Akira Yamaoka: the ‘Silent Hill’ composer’s unlikely return to horror

Gaming’s rockstar discusses his career and exploring music beyond horror

While there have always been rumours of a revival, apart from a surprise Dead By Daylight DLC earlier this year, the Silent Hill franchise has remained dormant – save for PT, the critically acclaimed demo for Silent Hills, which was subsequently cancelled after Hideo Kojima’s highly publicised departure from Konami.

There’s all kinds of reasons why the beloved series has yet to make its comeback, no less down to Konami reducing its involvement in game development. But it’s also hard to imagine the Silent Hill franchise without composer Akira Yamaoka. While the original in-house Team Silent behind the first four games had changed members, Yamaoka was a constant figure so synonymous with the series he was even a producer for the third and fourth entries.

The atmospheric dread conjured by Yamaoka’s score was vital in channeling the games’ unique brand of psychological horror, while introducing industrial rock and haunting melodies unheard of before in video games.

“Great artists know how to balance their influences and originality,” Yamaoka tells NME. “I always tried to identify what makes my influences unique, then I figured the best ways to build your own sound was to ignore the status quo. Even in video game music, I’ve always found it strange that when huge monsters appear there’s the orchestra sound and there’s subtle music when in hotels or bedrooms. I was able to diversify my influences to create my own sound in Silent Hill.”

But as much as he is celebrated for his work on Silent Hill – with plenty of fans, including the composer himself, regarding Silent Hill 2 as his masterpiece – Yamaoka also has a widely diverse career in game music. He first joined the industry in the early ’90s, composed audio with chiptune for Konami.

“Deep inside, it’s always been video games and music that have been my passion,” says Yamaoka. “I wanted that to be my career so I decided to send my demo tapes to video game companies – I was very lucky when Konami offered me a job.”

Silent Hill 2
Silent Hill 2. Credit: Konami

While creating music for Silent Hill, the composer also contributed to Konami’s popular rhythm games, such as Beatmania and Dance Dance Revolution, projects that are often overlooked in Yamaoka’s colourful career. Featuring fast and upbeat tracks of all genres and styles – including gabba! – that music was a world away from the eerie soundtrack we’re more familiar with.

“I used to be hesitant about having a specific genre, but now I’m more open to any opportunity that rises,” he says. Rock music continues to be hugely influential in his work. Artists like Hollie Kenniff, Riverside, Conception and Rosalie Cunningham are just some of the music he’s currently listening to, but Yamaoka reveals he’s also got a soft spot for ‘Say Sayonara’ by JOANovARC from Rock Band.

Yamaoka spent the subsequent decade as the sound director of Grasshopper Manufacture, the developer behind action-adventure hack and slash game, No More Heroes. But perhaps his most surprising collaboration was in 2017, when he contributed an epic track titled ‘Battle In Japan’ for the free-to-play online multiplayer game, World Of Tanks, and even went out to Wargaming headquarters in Minsk to work closely with the audio team.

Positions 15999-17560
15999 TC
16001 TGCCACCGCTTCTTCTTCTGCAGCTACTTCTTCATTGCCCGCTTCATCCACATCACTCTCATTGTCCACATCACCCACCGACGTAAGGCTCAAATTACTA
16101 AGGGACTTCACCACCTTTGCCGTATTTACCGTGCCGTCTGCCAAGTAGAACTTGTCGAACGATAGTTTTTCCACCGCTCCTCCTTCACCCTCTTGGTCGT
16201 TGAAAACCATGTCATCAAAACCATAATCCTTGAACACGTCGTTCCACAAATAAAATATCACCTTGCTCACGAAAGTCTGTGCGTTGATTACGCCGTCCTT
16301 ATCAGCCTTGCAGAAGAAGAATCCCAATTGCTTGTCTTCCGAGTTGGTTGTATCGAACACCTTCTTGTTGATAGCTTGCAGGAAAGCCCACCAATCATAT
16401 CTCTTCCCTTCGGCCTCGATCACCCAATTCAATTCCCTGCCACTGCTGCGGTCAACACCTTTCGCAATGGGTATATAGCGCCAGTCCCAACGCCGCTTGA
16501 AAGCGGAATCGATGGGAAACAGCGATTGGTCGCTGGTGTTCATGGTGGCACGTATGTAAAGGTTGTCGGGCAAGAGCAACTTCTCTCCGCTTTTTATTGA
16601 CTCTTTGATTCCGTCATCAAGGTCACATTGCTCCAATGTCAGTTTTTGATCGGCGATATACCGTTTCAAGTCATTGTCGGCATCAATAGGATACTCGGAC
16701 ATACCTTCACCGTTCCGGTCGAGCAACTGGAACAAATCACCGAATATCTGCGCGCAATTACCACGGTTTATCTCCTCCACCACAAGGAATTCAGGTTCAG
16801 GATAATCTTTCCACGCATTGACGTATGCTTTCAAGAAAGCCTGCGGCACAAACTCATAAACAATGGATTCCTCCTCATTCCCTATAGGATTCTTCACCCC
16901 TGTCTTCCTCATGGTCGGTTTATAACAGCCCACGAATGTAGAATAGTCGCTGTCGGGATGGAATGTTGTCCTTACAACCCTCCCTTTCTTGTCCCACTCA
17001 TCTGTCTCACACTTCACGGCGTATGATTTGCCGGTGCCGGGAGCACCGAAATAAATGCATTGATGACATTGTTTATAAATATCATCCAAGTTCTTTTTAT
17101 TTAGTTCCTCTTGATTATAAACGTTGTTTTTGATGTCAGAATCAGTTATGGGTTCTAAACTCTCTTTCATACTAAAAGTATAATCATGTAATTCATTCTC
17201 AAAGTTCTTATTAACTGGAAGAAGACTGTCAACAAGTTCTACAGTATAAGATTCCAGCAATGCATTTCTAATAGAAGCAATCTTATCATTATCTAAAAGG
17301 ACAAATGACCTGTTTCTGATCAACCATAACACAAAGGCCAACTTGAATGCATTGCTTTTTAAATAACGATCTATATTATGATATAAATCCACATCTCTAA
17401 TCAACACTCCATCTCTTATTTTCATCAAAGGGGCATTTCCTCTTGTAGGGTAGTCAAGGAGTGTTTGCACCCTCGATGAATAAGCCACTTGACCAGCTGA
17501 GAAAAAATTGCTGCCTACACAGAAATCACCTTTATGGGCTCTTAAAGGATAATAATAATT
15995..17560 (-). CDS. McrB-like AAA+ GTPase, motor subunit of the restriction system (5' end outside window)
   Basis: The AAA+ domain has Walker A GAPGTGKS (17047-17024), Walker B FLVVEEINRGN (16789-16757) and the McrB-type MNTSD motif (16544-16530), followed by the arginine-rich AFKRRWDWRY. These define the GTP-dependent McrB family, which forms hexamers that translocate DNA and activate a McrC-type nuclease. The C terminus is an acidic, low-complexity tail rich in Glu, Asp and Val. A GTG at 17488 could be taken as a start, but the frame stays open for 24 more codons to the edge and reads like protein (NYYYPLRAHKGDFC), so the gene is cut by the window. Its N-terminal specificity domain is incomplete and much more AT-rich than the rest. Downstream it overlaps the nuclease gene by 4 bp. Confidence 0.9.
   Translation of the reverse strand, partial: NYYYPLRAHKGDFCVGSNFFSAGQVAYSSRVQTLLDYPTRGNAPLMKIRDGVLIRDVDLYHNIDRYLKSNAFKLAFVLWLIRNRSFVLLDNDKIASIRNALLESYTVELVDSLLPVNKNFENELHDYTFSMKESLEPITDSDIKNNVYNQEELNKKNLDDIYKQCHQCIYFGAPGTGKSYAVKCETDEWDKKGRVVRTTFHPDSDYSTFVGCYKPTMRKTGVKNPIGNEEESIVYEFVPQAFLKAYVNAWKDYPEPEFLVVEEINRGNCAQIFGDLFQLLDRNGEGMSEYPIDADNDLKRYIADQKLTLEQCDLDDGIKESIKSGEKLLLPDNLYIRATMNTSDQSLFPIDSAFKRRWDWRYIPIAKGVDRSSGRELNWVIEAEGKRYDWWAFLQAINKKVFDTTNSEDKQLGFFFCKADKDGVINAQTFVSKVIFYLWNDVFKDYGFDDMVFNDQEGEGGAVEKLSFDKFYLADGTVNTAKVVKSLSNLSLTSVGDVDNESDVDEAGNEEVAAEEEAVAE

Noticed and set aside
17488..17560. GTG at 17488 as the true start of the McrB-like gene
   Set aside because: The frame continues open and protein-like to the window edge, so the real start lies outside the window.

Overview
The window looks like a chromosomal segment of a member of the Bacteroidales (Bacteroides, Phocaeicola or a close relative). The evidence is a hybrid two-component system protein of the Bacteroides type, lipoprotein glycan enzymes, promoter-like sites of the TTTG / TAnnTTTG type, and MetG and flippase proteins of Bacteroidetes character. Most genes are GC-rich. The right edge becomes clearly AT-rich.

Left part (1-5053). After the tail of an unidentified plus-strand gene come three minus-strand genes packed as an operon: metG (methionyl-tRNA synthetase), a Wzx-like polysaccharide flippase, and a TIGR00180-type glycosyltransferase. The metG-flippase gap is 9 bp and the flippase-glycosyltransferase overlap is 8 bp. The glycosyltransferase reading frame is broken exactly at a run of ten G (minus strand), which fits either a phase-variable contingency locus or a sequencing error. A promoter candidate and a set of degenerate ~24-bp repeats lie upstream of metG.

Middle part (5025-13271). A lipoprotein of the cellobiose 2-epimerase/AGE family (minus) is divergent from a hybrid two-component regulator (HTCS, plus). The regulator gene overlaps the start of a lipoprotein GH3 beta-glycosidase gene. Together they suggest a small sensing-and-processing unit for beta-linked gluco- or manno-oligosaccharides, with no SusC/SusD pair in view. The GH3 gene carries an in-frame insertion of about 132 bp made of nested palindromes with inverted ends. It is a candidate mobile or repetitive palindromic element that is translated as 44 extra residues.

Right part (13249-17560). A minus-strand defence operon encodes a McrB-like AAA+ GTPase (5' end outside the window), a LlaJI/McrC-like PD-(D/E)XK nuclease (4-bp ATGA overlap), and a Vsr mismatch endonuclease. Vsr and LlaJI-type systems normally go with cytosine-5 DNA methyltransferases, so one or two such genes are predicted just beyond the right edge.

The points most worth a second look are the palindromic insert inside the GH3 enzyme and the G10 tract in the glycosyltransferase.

It’s this partnership that led Yamaoka to reunite with Silent Hill’s original art director, Masahiro Ito, both of whom contributed to World Of Tanks’ spooky Halloween PvE event that’s currently running. Taking inspiration from Chernobyl, as well as the works of H.R. Giger and, of course, Silent Hill, this time-limited mission sees players battle AI-controlled tanks in Mirny, an eerie abandoned town that’s also covered in fog, while visibility deteriorates throughout the match and you’re even pursued by a Pyramid Head-type enemy that can’t be killed.

Yamaoka sets the mood with a dark ambient track for the mode’s hangar. It has all the eerie atmosphere we’ve come to know, though he was actually asked to rein in the mix a little as the Wargaming team found the track to be just a little too creepy.

World Of Tanks
World Of Tanks. Credit: Wargaming

Sure, it’s not quite the Silent Hill reunion fans might have had in mind, but the collaboration isn’t as bizarre as you’d think either. Ito, who has designed some of the spooky enemy tanks for the event, is not only a German World War II tank enthusiast but has also stated that the edges of Pyramid Head’s helmet were directly inspired by the lower hull of the King Tiger German tank. Yamaoka, despite being better known for his work in console and arcade titles, also turns out to have been an avid PC gamer for more than 30 years, including World Of Tanks, before the series went multi-platform.

Speaking on future projects, Yamaoka says he’s interested in the idea of making music for an interactive environment. But what are his thoughts on next-gen, especially with PS5 making noise in regards to 3D audio? “Personally I’m not really interested in 3D audio,” he says. “There’s game middleware which includes functions such as automatic generation of sound variations, graphics and visual effects. If we can improve the engine and features, we can definitely generate myriads of sound effects that’s more suitable for gameplay music.”

However, looking at his current slate of projects – the World of Tanks collaboration, his involvement in Death By Daylight’s DLC and upcoming psychological horror The Medium – it seems Yamaoka can’t quite escape getting pulled back into horror. Not that we’re complaining.

The Halloween event ‘Mirny-13’ is running now on PC until November 9.

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